# talk 2: â€œquantized yang-mills (d=2) and the segal-bargmann ......

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Talk 2: “Quantized Yang-Mills (d=2) and the Segal-Bargmann-Hall Transform”

Bruce Driver Department of Mathematics, 0112 University of California at San Diego, USA

http://math.ucsd.edu/∼bdriver

Nelder Talk 2.

1pm-2:30pm, Wednesday 5th November, Room 139, Huxley

Imperial College, London

Gaussian Measures on Hilbert spaces

Goal: Given a Hilbert space H , we would ideally like to define a probability measure µ on B(H) such that

µ̂(h) :=

∫ H

ei(λ,x)dµ(x) = e− 1 2‖λ‖

2

for all λ ∈ H (1)

so that, informally,

dµ (x) = 1

Z e−

1 2|x|

2 HDx. (2)

The next proposition shows that this is impossible when dim(H) =∞. Proposition 1. Suppose that H is an infinite dimensional Hilbert space. Then there is no probability measure µ on the Borel σ – algebra, B = B(H), such that Eq. (1) holds.

Proof: Suppose such a Gaussian measure were to exist. If {ei}∞i=1 is an ON basis for H, then {〈ei, ·〉}∞i=1 would be i.i.d. normal random variables. By SSLN,

lim N→∞

1

N

N∑ i=1

〈ei, ·〉2 = 1 µ – a.s.

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which would imply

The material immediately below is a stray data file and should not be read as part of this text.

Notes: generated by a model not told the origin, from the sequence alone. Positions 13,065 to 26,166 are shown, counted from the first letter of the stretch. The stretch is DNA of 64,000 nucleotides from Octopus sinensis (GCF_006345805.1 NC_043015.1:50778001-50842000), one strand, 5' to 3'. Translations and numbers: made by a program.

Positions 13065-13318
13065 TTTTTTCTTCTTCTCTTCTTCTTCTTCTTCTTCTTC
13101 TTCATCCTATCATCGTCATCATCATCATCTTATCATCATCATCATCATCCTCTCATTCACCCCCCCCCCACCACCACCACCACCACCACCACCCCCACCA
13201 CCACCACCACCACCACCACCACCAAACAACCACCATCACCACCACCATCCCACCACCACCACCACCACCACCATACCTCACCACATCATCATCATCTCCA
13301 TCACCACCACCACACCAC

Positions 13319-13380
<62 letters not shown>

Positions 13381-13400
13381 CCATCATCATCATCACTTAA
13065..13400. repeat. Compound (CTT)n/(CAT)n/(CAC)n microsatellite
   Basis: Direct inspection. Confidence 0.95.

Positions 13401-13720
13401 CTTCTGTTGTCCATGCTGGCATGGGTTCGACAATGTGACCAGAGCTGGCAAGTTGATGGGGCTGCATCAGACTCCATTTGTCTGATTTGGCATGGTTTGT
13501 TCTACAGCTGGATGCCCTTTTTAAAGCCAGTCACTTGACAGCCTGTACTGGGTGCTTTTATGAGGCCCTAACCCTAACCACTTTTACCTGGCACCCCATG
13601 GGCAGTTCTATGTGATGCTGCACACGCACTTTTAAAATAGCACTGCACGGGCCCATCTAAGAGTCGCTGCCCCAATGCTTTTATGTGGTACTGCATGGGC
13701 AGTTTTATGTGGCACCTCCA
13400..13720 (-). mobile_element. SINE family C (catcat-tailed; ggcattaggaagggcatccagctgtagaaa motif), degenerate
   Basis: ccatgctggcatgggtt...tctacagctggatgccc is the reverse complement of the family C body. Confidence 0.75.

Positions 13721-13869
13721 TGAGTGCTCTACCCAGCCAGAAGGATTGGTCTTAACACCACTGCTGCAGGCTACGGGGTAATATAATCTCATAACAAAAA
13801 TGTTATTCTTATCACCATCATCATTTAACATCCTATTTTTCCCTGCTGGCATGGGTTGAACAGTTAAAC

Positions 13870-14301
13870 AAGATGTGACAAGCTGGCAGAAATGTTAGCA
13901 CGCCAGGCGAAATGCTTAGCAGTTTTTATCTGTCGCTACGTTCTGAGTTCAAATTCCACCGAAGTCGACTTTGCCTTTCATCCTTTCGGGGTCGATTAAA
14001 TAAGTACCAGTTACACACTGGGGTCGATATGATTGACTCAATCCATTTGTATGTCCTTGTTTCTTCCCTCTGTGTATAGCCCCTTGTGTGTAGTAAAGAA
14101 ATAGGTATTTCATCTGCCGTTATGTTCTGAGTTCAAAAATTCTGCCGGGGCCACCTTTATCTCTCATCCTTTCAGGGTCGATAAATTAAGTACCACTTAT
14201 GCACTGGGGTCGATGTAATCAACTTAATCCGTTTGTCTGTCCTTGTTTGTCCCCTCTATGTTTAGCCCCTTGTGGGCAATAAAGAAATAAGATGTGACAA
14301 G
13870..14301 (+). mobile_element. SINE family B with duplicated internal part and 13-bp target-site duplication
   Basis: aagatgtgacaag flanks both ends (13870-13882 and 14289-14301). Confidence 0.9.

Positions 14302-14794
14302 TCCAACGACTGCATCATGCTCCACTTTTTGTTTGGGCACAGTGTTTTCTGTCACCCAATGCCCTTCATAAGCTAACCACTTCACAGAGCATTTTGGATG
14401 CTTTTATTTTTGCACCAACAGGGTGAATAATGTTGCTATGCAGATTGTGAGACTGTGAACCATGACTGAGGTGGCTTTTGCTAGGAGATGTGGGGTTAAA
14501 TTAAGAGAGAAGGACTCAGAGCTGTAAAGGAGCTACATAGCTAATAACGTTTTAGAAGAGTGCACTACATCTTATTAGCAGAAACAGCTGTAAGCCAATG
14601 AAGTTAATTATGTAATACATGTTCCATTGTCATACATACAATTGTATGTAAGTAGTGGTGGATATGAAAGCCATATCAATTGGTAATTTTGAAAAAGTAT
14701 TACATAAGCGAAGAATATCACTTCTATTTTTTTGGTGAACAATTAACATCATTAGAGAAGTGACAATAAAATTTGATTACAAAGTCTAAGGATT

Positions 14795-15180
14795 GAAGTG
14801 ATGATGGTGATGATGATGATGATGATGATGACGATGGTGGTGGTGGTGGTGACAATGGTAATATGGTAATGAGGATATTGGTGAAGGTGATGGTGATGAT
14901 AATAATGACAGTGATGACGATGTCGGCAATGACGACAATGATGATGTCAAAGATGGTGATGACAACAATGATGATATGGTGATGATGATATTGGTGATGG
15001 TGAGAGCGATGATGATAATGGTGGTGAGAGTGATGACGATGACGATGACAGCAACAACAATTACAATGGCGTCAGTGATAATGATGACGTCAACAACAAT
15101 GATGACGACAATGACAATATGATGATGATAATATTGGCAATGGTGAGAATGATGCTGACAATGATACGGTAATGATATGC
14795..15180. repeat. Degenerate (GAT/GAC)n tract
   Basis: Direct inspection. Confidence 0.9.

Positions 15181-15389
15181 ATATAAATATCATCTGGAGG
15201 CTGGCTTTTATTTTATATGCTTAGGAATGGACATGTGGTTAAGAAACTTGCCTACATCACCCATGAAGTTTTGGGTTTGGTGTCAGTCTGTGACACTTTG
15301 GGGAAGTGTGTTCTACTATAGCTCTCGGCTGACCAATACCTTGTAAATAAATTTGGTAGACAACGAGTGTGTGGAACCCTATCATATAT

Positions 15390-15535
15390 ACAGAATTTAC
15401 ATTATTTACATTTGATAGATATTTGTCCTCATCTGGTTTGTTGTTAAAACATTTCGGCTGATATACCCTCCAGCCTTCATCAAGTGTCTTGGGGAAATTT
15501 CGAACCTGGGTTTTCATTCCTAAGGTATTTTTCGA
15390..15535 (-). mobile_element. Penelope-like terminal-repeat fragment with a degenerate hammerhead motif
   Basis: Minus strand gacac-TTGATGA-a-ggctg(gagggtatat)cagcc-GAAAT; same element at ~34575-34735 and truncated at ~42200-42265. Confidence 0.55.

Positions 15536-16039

∞ > ‖x‖2 = ∞∑ i=1

〈ei, x〉2 =∞ a.s.

Q.E.D.

Moral: The measure µ must be defined on a larger space. This is somewhat analogous to trying to define Lebesgue measure on the rational numbers. In each case the measure can only be defined on a certain completion of the naive initial space.

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A Non-Technicality

Theorem 2. Let Q be the rational numbers.

1. There is no translation invariant measure (m) on Q which is finite on bounded sets.

2. Similarly there is no measure (m) on Q such that m ({x ∈ Q : a < x < b}) = b− a.

Proof: In either case one shows that m ({r}) = 0 and then by countable additivity

m (Q) = ∑ r∈Q

m ({r}) = 0.

For example if m existed as in item 2., then m ({r}) ≤ b− a for any choice of a < r < b which can only be if m ({r}) = 0. Q.E.D. MORAL: To construct desirable countably additive measures the underlying set must be sufficiently “big.”

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Measures on Hilbert Spaces Theorem 3. Suppose that H and K are separable Hilbert spaces, H is a dense subspace of K, and the inclusion map, i : H → K is continuous. Then there exists a Gaussian measure, ν, on K such that∫

K

eλ(x)dν (x) = exp

( 1

2 (λ, λ)H∗

) for all λ ∈ K∗ ⊂ H∗ (3)

iff i : H → K is Hilbert Schmidt. Recalling the Hilbert Schmidt norm of i and its adjoint, i∗, are the same, the following conditions are equivalent;

1. i : H → K is Hilbert Schmidt,